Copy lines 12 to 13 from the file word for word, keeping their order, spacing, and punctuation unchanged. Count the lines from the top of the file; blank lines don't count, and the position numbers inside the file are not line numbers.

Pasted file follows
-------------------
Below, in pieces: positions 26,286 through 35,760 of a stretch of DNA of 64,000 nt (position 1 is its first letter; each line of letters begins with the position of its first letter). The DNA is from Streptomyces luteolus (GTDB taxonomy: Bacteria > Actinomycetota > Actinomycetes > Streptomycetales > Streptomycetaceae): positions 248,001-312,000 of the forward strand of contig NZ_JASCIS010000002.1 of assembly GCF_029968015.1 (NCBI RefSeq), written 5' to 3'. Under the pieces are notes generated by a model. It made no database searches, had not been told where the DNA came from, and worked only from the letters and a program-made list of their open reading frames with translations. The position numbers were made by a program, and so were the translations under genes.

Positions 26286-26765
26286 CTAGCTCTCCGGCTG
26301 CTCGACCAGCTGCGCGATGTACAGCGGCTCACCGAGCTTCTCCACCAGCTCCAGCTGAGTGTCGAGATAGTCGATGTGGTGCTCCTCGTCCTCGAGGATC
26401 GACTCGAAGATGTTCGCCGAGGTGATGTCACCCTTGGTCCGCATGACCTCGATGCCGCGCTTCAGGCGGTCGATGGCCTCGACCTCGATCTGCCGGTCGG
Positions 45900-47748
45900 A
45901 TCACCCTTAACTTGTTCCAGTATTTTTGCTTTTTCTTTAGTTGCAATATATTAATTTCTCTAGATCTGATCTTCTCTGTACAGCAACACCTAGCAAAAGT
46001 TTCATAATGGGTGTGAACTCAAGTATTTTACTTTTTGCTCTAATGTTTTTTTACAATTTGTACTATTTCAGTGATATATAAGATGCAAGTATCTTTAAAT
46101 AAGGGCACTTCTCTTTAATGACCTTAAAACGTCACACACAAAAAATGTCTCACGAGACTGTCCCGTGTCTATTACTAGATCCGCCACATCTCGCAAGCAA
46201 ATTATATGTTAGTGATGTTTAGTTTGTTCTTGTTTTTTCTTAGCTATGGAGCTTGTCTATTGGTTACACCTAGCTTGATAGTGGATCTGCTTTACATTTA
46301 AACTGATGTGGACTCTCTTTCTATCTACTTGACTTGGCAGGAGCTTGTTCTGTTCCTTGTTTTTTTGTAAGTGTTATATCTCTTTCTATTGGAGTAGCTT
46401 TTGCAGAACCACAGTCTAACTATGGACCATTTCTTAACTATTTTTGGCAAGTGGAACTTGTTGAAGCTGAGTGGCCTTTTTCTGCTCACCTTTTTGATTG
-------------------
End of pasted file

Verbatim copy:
46301 AACTGATGTGGACTCTCTTTCTATCTACTTGACTTGGCAGGAGCTTGTTCTGTTCCTTGTTTTTTTGTAAGTGTTATATCTCTTTCTATTGGAGTAGCTT
46401 TTGCAGAACCACAGTCTAACTATGGACCATTTCTTAACTATTTTTGGCAAGTGGAACTTGTTGAAGCTGAGTGGCCTTTTTCTGCTCACCTTTTTGATTG